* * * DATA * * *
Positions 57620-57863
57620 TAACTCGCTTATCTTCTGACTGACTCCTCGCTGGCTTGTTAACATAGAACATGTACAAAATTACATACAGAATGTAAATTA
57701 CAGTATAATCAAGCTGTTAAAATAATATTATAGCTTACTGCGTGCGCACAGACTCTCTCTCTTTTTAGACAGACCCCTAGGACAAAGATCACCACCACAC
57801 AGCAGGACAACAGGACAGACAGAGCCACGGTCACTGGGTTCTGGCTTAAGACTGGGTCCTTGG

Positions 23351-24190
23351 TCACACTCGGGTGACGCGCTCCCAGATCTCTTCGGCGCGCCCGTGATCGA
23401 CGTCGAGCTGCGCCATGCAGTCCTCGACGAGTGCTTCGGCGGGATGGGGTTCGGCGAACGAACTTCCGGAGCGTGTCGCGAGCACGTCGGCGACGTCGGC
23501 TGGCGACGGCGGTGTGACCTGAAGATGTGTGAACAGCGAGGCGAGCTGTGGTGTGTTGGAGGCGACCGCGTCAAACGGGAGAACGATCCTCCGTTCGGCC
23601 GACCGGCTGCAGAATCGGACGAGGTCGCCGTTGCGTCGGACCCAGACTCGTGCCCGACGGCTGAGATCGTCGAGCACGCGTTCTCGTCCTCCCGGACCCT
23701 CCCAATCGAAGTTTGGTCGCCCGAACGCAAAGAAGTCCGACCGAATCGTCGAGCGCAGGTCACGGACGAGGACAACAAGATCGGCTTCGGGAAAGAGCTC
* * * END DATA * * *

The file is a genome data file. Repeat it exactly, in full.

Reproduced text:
Positions 57620-57863
57620 TAACTCGCTTATCTTCTGACTGACTCCTCGCTGGCTTGTTAACATAGAACATGTACAAAATTACATACAGAATGTAAATTA
57701 CAGTATAATCAAGCTGTTAAAATAATATTATAGCTTACTGCGTGCGCACAGACTCTCTCTCTTTTTAGACAGACCCCTAGGACAAAGATCACCACCACAC
57801 AGCAGGACAACAGGACAGACAGAGCCACGGTCACTGGGTTCTGGCTTAAGACTGGGTCCTTGG

Positions 23351-24190
23351 TCACACTCGGGTGACGCGCTCCCAGATCTCTTCGGCGCGCCCGTGATCGA
23401 CGTCGAGCTGCGCCATGCAGTCCTCGACGAGTGCTTCGGCGGGATGGGGTTCGGCGAACGAACTTCCGGAGCGTGTCGCGAGCACGTCGGCGACGTCGGC
23501 TGGCGACGGCGGTGTGACCTGAAGATGTGTGAACAGCGAGGCGAGCTGTGGTGTGTTGGAGGCGACCGCGTCAAACGGGAGAACGATCCTCCGTTCGGCC
23601 GACCGGCTGCAGAATCGGACGAGGTCGCCGTTGCGTCGGACCCAGACTCGTGCCCGACGGCTGAGATCGTCGAGCACGCGTTCTCGTCCTCCCGGACCCT
23701 CCCAATCGAAGTTTGGTCGCCCGAACGCAAAGAAGTCCGACCGAATCGTCGAGCGCAGGTCACGGACGAGGACAACAAGATCGGCTTCGGGAAAGAGCTC